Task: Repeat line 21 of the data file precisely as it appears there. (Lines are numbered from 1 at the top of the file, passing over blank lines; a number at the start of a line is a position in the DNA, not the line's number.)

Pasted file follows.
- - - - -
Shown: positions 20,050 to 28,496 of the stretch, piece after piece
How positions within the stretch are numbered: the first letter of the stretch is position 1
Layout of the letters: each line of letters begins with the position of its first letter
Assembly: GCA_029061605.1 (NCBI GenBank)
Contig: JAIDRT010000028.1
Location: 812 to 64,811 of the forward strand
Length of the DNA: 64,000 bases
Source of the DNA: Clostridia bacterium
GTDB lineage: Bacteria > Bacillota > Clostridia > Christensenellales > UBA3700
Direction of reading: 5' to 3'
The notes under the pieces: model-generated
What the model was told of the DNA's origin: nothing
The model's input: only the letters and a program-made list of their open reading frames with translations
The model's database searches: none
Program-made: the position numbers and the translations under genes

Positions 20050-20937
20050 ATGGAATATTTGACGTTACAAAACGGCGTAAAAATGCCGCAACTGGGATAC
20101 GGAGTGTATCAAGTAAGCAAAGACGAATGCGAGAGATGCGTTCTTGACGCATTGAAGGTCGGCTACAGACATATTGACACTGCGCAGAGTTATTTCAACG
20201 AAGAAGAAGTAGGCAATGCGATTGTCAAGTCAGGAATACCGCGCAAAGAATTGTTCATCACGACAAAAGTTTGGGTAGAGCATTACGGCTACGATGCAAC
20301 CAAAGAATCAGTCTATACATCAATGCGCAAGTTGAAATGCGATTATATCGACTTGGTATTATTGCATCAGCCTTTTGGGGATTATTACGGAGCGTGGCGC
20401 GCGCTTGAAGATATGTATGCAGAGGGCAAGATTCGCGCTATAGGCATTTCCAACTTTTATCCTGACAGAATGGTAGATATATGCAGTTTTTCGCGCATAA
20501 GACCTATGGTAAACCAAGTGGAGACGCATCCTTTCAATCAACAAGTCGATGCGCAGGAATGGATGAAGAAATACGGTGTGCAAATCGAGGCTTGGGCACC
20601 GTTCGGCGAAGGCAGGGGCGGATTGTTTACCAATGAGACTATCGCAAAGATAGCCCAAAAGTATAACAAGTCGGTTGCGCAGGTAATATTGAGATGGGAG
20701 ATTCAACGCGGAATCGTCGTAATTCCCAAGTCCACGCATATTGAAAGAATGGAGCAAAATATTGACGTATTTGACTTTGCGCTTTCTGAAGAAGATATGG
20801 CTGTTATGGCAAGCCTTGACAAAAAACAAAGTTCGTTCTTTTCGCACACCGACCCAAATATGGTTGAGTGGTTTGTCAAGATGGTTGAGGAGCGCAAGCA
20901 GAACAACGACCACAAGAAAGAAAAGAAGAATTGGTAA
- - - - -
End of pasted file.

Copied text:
20401 GCGCTTGAAGATATGTATGCAGAGGGCAAGATTCGCGCTATAGGCATTTCCAACTTTTATCCTGACAGAATGGTAGATATATGCAGTTTTTCGCGCATAA